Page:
The We are the 99 Percent Tumblr is a constant downer. But it’s what really made me realize how difficult things are for people. I mean, I complain a lot, but I’m educated, employed, not drowning in debt, and stable. I’m happy. I’m not looking to drive a sick Aston Martin (or am I?) but I’d also like to really start buckling down on starting my IRA (2012, baby).
They talk about forgiving student loan debt. That’s impossible. You knew you’d have to pay those loans back someday, and you signed for them. Sorry, it’s true.
They talk about corporate bailouts. They’re completely correct.
The 53 talks about, as M put it, lying down and taking it. They talk about not being a part of the 99 percent. They talk about how Wall Street has no part in their lives.
They talk about how they have jobs and no tattoos. About how they’re sick of paying for the 99 percent.
But I argue that the 53 percent are conceding that the system is a mess, even if they don’t realize it.
I argue that the 53 percent don’t understand the impact that the financial sector has on their lives. We are all tied together; there is no way that any single person is removed from the actions of their government. We are collectively responsible for the decisions that are being made, even if it appears that we have no say. As an American abroad, you will be subjected to questions about your president, your bills, your wars, your legislation. Don’t you think you’ll want to be able to explain it?
I attended a private college and graduated with no student loans. I have worked since I was 16. I got scholarships, grants, and am very blessed to have a family that adores me. I currently work full-time in a job I don’t want to do forever, but it pays my bills. I am constantly learning new things. I love the people I work with. I am respected. I babysit on the side because I don’t make enough to cover everything. I have no savings. I am fully responsible for every single one of my bills, except for healthcare, because my mom is awesome. I am financially independent. I belong to a credit union and maintain zero balance on my credit card.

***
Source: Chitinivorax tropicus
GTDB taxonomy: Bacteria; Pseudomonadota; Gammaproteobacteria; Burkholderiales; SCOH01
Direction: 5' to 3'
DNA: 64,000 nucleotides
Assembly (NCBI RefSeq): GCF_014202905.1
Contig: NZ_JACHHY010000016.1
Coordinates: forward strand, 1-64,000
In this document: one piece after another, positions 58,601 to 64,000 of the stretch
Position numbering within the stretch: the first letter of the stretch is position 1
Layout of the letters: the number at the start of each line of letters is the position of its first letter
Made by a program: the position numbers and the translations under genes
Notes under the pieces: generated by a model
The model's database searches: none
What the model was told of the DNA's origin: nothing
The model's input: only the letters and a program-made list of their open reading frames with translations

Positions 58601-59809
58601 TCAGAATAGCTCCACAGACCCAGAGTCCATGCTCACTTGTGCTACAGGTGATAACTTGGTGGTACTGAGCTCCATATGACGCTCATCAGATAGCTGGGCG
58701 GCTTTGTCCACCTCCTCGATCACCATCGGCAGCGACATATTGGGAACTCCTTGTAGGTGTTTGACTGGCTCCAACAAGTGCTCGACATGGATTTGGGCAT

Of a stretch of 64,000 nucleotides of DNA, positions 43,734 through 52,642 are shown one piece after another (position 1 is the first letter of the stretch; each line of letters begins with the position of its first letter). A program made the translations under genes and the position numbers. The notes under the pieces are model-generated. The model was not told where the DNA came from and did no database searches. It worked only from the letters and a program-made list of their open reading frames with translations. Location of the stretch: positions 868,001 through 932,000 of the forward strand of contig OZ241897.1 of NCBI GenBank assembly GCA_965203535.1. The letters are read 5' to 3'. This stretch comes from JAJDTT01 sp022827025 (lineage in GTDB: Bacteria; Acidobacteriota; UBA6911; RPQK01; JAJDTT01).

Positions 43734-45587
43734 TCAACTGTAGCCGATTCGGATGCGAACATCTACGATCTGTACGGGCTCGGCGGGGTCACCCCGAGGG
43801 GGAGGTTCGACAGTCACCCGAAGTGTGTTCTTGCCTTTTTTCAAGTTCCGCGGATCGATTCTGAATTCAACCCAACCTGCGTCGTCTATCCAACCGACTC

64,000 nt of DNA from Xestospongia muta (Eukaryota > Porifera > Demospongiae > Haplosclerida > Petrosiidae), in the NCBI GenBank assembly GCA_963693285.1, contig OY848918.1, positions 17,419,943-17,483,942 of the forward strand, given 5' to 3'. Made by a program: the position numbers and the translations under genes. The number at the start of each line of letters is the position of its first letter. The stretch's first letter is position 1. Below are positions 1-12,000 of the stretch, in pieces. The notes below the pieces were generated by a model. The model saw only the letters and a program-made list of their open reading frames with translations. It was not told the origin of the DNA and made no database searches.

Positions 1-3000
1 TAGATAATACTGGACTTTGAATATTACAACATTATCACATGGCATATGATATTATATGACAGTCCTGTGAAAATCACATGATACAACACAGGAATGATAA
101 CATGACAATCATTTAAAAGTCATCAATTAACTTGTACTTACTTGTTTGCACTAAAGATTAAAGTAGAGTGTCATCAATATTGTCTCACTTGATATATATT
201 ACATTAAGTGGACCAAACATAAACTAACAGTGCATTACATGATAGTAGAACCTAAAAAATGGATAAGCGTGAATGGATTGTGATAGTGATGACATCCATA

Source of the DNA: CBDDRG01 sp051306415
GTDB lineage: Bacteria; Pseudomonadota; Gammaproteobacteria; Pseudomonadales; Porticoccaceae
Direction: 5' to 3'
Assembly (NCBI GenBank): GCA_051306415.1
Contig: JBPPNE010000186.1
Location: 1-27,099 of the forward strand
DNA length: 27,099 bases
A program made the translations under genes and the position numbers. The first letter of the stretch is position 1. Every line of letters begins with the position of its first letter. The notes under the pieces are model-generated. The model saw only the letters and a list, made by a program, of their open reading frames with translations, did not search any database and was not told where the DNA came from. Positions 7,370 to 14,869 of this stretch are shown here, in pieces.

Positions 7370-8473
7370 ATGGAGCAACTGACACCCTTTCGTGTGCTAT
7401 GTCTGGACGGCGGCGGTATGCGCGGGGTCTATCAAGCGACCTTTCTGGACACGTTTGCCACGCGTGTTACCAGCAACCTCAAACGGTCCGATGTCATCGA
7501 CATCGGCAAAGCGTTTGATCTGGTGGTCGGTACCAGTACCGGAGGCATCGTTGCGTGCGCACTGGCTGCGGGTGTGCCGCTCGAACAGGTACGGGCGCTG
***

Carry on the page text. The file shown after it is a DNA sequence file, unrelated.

I am not bitching or complaining (today) but I worry about my future. I want to be able to retire and to send my kids to college.
I want to live in a peaceful world. I want to be satisfied that my government has my best interests at heart. I want to believe that my representatives are competent. I want to have faith in our humanitarian efforts. I want to feel as though I am a productive member of society. I want to leave the world a better place than it was when I entered it. I don’t think that corporations should get to make the laws, or pay the people who make the laws. I don’t think that CEOs should receive multi-million dollar severance packages.
That’s why I am a part of the 99%. I believe in hope.
(Cue the Angels in the Outfield kid. That’s really what the world needs…)
This weekend is a Mom and Katie Away weekend. We’re headed up to Winter Park to use a Groupon I foolishly purchased in the summer. (Never buy Groupons that are for anything but food! The Tommy’s Thai Groupon: best purchase of my life. Weekend in Winter Park? Undecided.)
I am excited for hiking, for swimming, for sleep, and mostly, not to have to deal with anything for a couple of days.
I got my new phone today, so I’ll be testing out the camera on it. Be excited to finally have a blog with pictures on it again! (I know I certainly am!)